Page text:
Policy Statement on Address Space Allocations
curtis at ans.net
Sat Feb 3 03:11:32 UTC 1996
> > There is no need to call it hijacking.
> [ ... ]
> The Heretic Responds:
> Why not call it hijacking? That is exactly what it appears to be.
> NANOG nor the IETF has the right to judge the motives of address
> space holders and the holder of the address space has no
> legal nor moral obligation to contact the providers of services.
> Hijacking is actually a "kind and polite" term, it seems. What the
> "Self-proclaimed Omnipotent Crusaders and Saviors of the Fate
> of Routing" seem to forget is that they do not control
> the world IP address space; but they sure would like the world to believe
> have been "Blessed with the Right from the Holy Grail of IP" to
> act without remorse "for the cause".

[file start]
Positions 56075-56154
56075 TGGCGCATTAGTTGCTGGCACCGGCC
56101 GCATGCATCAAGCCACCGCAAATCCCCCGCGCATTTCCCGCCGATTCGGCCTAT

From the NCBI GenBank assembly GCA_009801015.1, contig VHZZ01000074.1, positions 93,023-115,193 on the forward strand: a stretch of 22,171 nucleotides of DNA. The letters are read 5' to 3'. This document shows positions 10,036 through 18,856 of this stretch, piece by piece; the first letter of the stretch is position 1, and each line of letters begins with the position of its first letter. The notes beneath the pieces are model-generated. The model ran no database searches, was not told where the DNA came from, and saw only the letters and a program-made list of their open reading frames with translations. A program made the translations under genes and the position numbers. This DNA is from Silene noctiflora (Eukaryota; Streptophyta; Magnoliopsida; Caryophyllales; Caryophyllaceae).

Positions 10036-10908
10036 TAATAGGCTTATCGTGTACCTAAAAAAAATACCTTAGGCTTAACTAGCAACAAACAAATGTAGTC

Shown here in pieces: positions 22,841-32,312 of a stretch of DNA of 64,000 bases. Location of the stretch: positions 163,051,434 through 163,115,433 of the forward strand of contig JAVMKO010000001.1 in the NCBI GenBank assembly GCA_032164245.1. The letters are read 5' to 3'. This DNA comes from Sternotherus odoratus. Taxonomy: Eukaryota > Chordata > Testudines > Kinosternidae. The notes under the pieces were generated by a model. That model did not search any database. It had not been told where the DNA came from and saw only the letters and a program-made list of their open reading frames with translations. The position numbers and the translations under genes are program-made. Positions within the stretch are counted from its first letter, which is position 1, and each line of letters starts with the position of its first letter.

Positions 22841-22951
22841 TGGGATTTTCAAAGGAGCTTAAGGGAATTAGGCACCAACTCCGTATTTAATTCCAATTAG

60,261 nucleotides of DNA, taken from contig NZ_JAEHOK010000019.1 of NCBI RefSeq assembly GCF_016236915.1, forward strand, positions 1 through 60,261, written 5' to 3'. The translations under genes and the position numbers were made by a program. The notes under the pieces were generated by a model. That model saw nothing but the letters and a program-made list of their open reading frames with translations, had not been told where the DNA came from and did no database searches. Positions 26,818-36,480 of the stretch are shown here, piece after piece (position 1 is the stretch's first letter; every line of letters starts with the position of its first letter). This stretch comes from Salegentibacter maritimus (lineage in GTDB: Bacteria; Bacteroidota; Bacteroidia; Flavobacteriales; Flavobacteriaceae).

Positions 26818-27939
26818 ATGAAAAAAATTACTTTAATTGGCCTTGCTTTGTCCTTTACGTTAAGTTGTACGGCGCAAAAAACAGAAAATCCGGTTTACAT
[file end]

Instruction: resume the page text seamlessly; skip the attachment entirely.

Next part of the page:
[ ... and so on ... and on ... and on ... and on ... ]
Maybe you should reread my entire message to see what I actually
I suggested some better methods of contacting the owner of the route
based on traceroute and AS path. I also tried to point out (and tried
to clarify in the flame of myself) that if there is no route to
traceroute or get an AS path from there is no need to reclaim anything
for the sake of reducing the routing table size.
So if you keep that in mind and you only reclaim address space for
people who you have been able to contact and agreed to give it back,
then surely you must agree that this is justifiable action.
There is a gray area where you cannot contact someone announcing a
route even going through providers on the path and making public
announcements asking for a contact and sending mail to root and
postmaster, hostmaster, (guest? :), etc. I seriously doubt we will
end up with a lot of these and so ignoring them is probably the best
thing to do. If we do encounter a lot of them and want to discuss
what to do about it you are welcome to call this hijacking if you
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